Can Universities Be Made PC-free?

by Robert Weissberg

Conservatives are forever complaining about campus PC, i.e., the forceful imposition an unreal political orthodoxy. Regardless of proposed cure, it is always assumed that the disorder is curable. While anti-PC efforts are admirable, I am unconvinced that the battle is winnable. In a nutshell, the desire to be surrounded by like-thinking people and ostracizing deviants is undoubtedly human nature. It thrives in everything from grade-school cliques to college English departments. We barely notice it when we are herd members in good standing; groupthink is far more odious when one is seeking admission to a different herd. This is not to argue that all groups uniformly march in lockstep; rather, if the value is central, powerful norms are inescapable. Group solidarity is perfectly Darwinian: Help fellow believers but not outsiders.

“Our side” of the ideological divide has its own enforced orthodoxies, and our non-believers probably have the same chance of publishing heresies as a sociology professor has of publishing a patriotic best-selling freshman textbook. Tiny exceptions aside, good luck in challenging school choice, free markets, deregulation, or the possible genetic component in crime, academic achievement, or economic prosperity. Yes, think-tank scholars might venture into controversial topics such as immigration, homosexuality, and the links between Islam and violence, but only very, very inoffensively. As among academic, birds of a feather . . .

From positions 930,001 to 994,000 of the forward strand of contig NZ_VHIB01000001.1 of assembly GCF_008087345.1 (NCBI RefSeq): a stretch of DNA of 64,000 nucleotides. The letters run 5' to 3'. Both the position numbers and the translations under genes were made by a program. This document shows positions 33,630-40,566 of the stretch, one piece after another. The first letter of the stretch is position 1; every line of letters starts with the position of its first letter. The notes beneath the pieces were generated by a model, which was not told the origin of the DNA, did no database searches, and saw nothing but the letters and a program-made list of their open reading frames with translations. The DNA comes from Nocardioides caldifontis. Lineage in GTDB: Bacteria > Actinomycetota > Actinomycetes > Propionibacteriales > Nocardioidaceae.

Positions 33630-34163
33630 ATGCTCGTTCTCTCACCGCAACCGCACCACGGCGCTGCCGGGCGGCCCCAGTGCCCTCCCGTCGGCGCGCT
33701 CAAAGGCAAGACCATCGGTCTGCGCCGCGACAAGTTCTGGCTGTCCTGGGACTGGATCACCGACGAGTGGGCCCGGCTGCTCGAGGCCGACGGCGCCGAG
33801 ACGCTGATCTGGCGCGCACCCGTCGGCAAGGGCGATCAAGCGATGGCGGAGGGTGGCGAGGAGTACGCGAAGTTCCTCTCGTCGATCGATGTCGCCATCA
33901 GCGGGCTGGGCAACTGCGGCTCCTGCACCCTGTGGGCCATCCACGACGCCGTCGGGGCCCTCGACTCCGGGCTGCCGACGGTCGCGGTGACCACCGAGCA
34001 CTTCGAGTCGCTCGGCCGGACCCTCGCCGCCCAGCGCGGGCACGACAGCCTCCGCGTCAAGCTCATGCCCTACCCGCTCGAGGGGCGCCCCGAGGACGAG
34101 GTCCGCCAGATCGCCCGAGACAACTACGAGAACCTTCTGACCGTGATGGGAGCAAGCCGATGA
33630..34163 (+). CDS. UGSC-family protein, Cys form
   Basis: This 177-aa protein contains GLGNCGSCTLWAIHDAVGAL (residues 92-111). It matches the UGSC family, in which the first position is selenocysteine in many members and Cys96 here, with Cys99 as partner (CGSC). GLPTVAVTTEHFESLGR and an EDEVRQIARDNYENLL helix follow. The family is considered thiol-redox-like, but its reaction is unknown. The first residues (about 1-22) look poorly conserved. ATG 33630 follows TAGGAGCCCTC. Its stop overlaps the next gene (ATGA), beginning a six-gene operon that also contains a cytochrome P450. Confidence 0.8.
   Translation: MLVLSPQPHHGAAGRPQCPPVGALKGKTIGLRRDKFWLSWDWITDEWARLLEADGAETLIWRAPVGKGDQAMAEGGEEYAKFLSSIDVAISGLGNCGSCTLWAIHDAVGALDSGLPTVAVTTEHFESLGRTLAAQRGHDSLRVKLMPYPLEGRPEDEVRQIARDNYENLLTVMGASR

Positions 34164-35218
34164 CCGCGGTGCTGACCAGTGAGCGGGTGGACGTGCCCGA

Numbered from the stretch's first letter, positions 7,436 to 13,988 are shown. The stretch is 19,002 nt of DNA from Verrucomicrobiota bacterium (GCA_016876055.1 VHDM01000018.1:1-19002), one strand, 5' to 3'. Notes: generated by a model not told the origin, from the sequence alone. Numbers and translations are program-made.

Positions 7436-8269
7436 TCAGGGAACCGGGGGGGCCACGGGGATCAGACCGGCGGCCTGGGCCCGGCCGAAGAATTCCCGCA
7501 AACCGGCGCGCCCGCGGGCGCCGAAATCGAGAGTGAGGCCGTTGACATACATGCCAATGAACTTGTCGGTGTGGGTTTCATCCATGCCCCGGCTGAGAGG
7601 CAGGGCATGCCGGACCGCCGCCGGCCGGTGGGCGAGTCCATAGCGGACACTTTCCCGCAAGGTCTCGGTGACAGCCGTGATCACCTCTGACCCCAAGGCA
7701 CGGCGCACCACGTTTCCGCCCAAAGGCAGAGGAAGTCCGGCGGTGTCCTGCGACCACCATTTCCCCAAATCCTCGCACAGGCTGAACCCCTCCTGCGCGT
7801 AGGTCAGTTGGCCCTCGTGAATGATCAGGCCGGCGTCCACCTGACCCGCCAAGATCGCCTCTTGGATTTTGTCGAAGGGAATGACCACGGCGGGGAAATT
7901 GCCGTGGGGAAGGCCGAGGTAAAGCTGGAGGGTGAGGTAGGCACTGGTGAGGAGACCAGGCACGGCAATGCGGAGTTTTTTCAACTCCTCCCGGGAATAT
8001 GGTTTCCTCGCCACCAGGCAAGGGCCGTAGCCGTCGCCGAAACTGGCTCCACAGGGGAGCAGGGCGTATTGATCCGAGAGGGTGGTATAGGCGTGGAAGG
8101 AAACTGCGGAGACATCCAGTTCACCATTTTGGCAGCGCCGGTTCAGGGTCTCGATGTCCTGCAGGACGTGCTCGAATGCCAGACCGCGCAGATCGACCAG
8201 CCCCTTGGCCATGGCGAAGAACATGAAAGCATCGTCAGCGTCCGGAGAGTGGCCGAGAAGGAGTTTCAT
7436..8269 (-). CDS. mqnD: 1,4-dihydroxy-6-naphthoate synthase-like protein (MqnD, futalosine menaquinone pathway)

And while opportunistic university faculty regularly drink the Kool-Aid and spineless administrators pander to offended minorities, think-tank scholars can ill afford to alienate generous donors or, worse, attract unwanted IRS attention. In other words, all scholars, regardless of venues, must honor the dominant gods or risk banishment to the wilderness. PC is not an abomination; the imposition of groupthink is part of our nature.